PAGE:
The decline of the American empire is why I am abroad. I went to be able to learn to live abroad in case my family or anyone I came to know online needed help. I came to the Philippines specifically in the hopes that I might better understand both the Spanish and American empires, and to understand why a once rich country has become so poor. I went to learn to live without things I would have assumed I needed while I lived in the United States. I went because I thought I might be able to find ways of helping America’s empire wind down more peacefully, make the shift in America’s position easier to accept for my fellow American, when I come back to the United States.

    Like the commenter “Vilcxjo BLANKA,” this show reminded me of something I want to share. During the 2008 election, I was reading the second edition of Ernest Becker’s “The Birth and Death of Meaning,” which was published in 1971. But I found a passage I felt could have been written when I was reading it.

    “Whole societies which fail to act on real priorities for their own survival can be said to be psychotic. Take, for example, a society which puts on one side of the decision-sheet the following priorities: potential environmental collapse, possibilities of atomic and germ war on a global scale, possible economic collapse, rumbling social revolutions by dispossessed minorities, actual collapse of the traditional hero-system; and on the other side of the sheet, escalation of a life-sapping and losing war costing billions of dollars per year, in a small, unimportant country of no real strategic value. The psychotic choice in this matter would be on the second side of the sheet and for the past half-dozen years we have seen one of the greatest world powers annually make a choice which completely fouls reality and puts into jeopardy its own survival and well-being.”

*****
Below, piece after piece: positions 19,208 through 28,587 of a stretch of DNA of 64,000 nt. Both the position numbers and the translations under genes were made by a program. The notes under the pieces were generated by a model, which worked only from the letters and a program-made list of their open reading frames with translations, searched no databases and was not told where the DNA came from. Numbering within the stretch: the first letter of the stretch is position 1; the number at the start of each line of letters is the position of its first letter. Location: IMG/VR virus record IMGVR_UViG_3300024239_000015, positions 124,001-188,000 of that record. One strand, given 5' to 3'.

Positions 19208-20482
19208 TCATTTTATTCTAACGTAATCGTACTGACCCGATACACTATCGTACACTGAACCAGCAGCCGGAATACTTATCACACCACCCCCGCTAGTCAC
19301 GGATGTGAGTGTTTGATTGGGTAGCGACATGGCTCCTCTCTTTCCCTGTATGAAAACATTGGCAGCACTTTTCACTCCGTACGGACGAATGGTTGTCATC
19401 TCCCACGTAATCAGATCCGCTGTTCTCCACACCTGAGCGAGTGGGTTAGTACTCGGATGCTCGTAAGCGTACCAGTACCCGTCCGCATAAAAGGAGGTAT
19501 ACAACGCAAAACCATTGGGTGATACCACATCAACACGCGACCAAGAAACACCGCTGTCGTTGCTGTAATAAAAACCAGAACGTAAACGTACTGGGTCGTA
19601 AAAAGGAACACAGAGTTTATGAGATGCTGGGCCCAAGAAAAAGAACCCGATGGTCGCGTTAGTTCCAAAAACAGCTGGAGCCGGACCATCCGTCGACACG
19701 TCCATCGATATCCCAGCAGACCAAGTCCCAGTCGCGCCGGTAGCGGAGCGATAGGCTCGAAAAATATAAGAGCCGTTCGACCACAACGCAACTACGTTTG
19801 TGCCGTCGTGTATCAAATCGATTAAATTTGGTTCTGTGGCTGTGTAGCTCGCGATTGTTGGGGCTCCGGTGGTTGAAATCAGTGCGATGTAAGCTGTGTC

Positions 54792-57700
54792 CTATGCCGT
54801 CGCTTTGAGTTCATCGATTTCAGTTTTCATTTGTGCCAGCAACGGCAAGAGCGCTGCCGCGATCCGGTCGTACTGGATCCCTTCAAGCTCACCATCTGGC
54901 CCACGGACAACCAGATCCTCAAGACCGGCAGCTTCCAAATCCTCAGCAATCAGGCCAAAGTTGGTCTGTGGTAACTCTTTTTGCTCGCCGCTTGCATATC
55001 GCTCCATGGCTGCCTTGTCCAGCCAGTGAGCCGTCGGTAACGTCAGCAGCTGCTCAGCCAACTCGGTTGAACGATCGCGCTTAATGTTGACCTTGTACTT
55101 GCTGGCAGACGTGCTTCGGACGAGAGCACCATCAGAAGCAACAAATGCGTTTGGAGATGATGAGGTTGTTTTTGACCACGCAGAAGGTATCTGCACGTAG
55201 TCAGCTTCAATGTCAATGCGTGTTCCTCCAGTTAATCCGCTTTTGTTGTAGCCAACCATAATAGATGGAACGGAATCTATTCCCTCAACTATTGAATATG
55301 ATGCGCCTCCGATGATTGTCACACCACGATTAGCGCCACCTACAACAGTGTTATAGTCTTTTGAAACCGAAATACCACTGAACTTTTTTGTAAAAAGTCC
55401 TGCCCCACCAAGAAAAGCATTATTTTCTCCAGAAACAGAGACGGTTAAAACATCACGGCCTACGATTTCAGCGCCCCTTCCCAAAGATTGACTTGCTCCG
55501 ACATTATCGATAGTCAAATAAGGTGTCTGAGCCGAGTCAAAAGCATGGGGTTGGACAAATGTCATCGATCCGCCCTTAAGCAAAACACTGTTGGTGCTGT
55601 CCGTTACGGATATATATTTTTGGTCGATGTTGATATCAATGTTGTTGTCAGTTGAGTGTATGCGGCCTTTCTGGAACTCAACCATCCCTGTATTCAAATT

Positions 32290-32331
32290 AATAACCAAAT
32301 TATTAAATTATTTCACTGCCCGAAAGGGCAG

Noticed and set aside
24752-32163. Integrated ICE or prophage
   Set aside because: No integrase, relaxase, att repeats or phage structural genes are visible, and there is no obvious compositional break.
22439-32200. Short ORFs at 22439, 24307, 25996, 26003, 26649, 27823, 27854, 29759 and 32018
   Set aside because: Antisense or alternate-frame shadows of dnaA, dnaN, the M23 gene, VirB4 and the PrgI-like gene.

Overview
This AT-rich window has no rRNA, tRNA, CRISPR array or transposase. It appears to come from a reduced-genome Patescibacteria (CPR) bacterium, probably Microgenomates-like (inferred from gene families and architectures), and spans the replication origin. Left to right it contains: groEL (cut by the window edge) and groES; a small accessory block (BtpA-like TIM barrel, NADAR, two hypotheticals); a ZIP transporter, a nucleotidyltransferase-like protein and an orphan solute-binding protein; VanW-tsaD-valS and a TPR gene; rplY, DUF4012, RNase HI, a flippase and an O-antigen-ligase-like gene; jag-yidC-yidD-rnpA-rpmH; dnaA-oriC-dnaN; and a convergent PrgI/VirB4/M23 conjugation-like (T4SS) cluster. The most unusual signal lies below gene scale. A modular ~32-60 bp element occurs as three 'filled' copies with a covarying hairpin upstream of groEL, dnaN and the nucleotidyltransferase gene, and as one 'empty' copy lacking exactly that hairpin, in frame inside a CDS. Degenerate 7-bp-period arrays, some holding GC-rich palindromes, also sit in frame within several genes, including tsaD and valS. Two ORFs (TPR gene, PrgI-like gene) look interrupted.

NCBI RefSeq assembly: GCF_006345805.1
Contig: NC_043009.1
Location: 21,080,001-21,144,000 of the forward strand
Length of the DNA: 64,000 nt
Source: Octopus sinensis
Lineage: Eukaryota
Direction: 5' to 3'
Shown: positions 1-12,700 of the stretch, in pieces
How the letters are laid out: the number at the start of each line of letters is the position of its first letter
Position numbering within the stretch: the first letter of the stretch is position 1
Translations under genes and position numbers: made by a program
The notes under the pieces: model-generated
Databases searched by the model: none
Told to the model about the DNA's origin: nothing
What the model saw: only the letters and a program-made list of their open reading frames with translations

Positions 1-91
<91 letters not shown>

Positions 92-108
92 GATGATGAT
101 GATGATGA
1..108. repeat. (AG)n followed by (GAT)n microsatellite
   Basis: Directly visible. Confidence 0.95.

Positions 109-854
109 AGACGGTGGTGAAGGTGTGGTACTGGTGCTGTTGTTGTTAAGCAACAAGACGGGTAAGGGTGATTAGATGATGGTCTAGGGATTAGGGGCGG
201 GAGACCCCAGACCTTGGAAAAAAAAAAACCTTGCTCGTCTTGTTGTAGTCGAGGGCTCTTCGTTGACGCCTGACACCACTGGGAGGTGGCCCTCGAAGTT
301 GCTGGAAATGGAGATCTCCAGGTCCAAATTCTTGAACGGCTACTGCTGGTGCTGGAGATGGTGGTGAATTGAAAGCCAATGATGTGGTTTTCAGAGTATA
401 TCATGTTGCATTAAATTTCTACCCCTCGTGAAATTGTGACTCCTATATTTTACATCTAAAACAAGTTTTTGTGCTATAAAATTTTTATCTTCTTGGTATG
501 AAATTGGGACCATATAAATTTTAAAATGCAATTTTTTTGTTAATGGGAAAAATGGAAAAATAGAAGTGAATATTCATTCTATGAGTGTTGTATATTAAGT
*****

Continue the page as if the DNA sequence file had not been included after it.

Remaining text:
Becker, in his final books, tried to address this question of why an empire would be completely unable to address its real problems.

    It’s a bit more than I’m actually prepared to do tonight to summarize Becker’s approach to psychoanalysis, and how it can help us understand much of the problem America faces. I like writing these comments at night, but I keep on finding myself needing to sleep before I have said all I wanted (and feel up to the task of proofreading). I also really want to write a comment on the Taleb show (which was fantastic), but to say everything I want to say I would actually need to make about a dozen comments, I probably won’t get to that tonight either. So, for tonight, let me just thank you for always offering such wonderful opportunities to think.